Brazil, a bicentennial that passes without penalty or glory | International
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Brazil lives a hectic year. The celebration of the presidential, governor, deputy and senator elections on October 2 in the first round is joined by the commemorations of the Bicentennial of Independence, this September 7. On a day like today, 200 years ago, on the banks of the Ipiranga stream, on the outskirts of São Paulo, the Portuguese Prince Regent, Don Pedro, shouted “independence or death” that gave rise to independent Brazil, the largest country in terms of area, population and GDP in Latin America.
Specialized historiography has questioned the date, the event and Independence itself in such a way that we can ask what independence we celebrate? Unlike the United States, which took advantage of the 1976 Bicentennial to reaffirm and relaunch its hegemony in the Western Hemisphere, the event passes in Brazil without pain or glory, without serving for the “giant lying eternally in a splendid cradle”, as prays the anthem, is consolidated as the political and economic leader of Latin America.
If we remember 1822 for Don Pedro’s proclamation of independence and 1922, another emblematic year, for the celebration of the Modern Art Week of São Paulo (with the brilliant participation of Tarsila do Amaral), it is difficult for 2022 to have more outstanding elements in history than those presidential elections, crucial for the future of the country, unless future generations give it the importance that we do not give currently to the transfer of the heart of Pedro I from Porto to Brasilia, a curious act of veneration of a relic, with Catholic reminiscences, in a country (and a Government) with strong evangelical influences.
Another lost moment for the reaffirmation of Brazil as the natural leader of the Ibero-American continent.
The political moment does not help, nor does that feeling of incomplete or unfinished independence that has lasted in Brazil since the years after 1822. Incomplete because the country was left in the hands of an emperor Braganza with too many ties to the former metropolis (not in vain wore both crowns, like Pedro I of Brazil and IV of Portugal). Unfinished because political independence was followed by economic dependence on England, which immediately began to collect the aid given to the Braganzas in their flight to Rio de Janeiro in 1807-08 (“slow down, anyone would say we fled!” came to proclaim the insane queen Mary I).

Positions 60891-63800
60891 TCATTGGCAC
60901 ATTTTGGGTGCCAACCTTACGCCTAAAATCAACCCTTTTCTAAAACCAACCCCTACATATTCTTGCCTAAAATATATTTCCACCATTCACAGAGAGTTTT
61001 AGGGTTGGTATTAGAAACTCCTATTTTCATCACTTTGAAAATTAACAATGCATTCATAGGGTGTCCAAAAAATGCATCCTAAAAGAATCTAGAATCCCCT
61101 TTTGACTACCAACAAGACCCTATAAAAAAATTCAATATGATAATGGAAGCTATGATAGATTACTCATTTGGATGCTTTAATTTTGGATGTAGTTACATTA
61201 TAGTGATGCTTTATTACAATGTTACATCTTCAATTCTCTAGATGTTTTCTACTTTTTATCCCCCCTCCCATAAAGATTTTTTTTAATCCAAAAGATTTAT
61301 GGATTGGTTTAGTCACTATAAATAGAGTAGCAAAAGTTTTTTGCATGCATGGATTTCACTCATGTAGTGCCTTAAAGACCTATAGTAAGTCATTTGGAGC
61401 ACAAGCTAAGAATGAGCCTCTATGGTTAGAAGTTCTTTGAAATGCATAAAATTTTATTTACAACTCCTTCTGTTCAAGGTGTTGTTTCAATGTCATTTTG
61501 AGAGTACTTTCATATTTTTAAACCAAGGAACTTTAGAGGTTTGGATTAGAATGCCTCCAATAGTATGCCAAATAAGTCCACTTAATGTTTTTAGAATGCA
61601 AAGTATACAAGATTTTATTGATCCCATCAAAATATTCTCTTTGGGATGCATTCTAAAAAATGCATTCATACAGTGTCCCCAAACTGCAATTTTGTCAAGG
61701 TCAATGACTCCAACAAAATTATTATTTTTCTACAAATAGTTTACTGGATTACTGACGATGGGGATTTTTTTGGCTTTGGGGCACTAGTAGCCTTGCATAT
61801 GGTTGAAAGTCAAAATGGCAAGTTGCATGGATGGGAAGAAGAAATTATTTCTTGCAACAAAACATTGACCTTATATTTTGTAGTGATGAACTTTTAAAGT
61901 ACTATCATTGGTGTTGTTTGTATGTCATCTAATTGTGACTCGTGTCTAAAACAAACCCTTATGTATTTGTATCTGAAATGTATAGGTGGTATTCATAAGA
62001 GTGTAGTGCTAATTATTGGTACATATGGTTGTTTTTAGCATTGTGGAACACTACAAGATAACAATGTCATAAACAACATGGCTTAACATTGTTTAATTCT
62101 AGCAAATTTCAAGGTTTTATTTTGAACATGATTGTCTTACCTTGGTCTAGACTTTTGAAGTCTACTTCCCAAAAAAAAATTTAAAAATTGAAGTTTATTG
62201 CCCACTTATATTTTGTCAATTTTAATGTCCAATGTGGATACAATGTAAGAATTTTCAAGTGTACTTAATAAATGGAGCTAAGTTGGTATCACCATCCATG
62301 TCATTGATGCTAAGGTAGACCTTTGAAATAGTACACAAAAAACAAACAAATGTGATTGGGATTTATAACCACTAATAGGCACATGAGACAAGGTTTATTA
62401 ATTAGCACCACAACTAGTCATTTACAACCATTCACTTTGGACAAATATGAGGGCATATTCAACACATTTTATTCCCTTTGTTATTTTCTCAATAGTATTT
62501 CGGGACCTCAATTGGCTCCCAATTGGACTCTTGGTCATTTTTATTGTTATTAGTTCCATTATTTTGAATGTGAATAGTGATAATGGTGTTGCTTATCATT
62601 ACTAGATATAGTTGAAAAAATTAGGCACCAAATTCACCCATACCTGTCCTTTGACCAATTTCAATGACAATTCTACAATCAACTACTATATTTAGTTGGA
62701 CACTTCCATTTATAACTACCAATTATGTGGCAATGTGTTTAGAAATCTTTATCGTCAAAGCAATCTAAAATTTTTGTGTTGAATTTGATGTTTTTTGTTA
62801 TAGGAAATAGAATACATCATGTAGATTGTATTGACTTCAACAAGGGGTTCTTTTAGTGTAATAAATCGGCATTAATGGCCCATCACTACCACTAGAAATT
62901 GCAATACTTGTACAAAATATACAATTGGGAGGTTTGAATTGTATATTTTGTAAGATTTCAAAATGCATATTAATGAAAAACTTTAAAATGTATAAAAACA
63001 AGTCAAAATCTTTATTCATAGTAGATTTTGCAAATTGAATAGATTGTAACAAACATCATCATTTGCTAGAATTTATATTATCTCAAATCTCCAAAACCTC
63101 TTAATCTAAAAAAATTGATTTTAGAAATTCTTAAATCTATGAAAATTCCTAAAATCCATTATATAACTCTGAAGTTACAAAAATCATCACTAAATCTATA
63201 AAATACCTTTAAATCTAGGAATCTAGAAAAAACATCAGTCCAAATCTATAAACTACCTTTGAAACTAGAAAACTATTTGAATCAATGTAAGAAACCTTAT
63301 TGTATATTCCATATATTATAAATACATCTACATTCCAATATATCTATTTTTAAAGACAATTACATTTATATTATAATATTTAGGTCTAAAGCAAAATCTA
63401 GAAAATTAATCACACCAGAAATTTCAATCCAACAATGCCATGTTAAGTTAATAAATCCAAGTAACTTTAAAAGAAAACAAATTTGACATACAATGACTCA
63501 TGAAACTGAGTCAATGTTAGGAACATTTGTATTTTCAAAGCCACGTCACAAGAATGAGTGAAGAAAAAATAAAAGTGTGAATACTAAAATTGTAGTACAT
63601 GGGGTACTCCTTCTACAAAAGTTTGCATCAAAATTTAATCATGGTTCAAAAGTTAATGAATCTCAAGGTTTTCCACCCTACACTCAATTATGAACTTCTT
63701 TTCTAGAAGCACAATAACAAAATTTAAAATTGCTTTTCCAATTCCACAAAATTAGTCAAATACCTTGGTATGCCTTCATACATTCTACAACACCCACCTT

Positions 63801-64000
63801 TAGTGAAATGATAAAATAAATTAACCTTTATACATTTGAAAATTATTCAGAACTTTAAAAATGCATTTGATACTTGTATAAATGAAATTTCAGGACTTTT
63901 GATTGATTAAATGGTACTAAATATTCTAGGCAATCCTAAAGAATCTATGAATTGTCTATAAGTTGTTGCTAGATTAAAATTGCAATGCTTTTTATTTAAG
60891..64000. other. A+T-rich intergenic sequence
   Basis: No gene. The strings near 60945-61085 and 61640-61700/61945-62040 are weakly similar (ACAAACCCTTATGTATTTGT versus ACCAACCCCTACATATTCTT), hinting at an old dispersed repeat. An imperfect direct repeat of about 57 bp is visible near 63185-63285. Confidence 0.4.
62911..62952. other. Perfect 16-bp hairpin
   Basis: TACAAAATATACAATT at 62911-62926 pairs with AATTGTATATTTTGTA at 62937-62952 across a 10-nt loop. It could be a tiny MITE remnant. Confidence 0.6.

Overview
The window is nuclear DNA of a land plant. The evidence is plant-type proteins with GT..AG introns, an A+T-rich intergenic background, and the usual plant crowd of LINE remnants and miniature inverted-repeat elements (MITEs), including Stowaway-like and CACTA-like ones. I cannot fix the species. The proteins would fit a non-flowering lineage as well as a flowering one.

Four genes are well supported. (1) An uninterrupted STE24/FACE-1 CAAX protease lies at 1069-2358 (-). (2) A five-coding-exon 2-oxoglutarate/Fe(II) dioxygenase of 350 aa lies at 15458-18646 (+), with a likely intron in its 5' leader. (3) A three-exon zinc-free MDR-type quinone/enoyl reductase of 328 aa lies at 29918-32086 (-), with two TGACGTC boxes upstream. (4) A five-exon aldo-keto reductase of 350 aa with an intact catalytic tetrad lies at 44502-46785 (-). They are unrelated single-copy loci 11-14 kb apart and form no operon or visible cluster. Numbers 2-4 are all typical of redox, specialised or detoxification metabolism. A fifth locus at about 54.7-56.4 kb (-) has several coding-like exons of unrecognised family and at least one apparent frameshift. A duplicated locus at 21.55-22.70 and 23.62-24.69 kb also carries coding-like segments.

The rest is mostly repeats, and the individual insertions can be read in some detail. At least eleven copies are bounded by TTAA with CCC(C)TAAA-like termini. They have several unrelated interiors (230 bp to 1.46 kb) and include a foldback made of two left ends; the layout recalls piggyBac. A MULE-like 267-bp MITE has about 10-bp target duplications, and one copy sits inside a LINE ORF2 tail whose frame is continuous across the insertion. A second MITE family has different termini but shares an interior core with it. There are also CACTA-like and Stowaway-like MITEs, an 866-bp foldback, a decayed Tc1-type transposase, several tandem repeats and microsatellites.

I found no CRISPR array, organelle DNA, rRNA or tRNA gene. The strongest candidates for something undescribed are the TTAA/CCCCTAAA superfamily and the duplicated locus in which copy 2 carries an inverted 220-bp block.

The independence of Brazil was always compared to that of its Latin American neighbors. In these fragmentation, warlike chaos, anarchic republicanism was seen. In Brazil, on the contrary: territorial unity, peaceful and agreed independence, constitutional monarchy. These are some of the myths of Independence. Territorial unity was intensely questioned before, during and after 1822. Peaceful independence is one of the most enduring myths: in reality more than 60,000 troops were mobilized and more than 3,000 died in the Wars of Independence. The monarchy, in the long run, was seen as a heavy burden, rather than as an element of progress.
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The coming to power of the republicans in 1889 determined that the elements closest to the outgoing monarchy were eliminated from the national pantheon, and many of them were the men of 1822, with Emperor Pedro I and the minister and hero José Bonifácio de Andrada e Silva in the lead.
If in the United States founding fathersand above all George Washington, Thomas Jefferson and Benjamin Franklin were the heroes who forged the American nation and its exemplary democracy, the protagonists of the moment 1822 were not considered in the same way in Brazil. Neither Pedro I was a tropical George Washington, nor José Bonifácio de Andrada a Benjamin Franklin, although his scientific training and his brilliant career as an expert in mineralogy brought him closer to the latter than to Simón Bolívar.
Nor does it help to extol this emblematic moment that the way out of the 1808-1822 crisis was conservative, monarchist and slave-owning. The flight of the royal family, the elevation of Brazil to the category of a kingdom in 1815 and its own independence had as a backdrop the unrelenting maintenance of slavery, in force in the country until 1888. The peculiarities of Brazilian liberalism and its conservatism they made the historian José Honório Rodrigues consider this process of Independence as a “counterrevolution”.
Despite our disquisitions as historians, September 7 is indeed a moment in which we can commemorate the brasilidade and the enormous and original legacy that this country has given to the world in its culinary, aesthetic, musical and artistic expressions in general, and in multiple branches of culture and knowledge. Let’s celebrate Brazil. Parabéns seus hairs 200 years.
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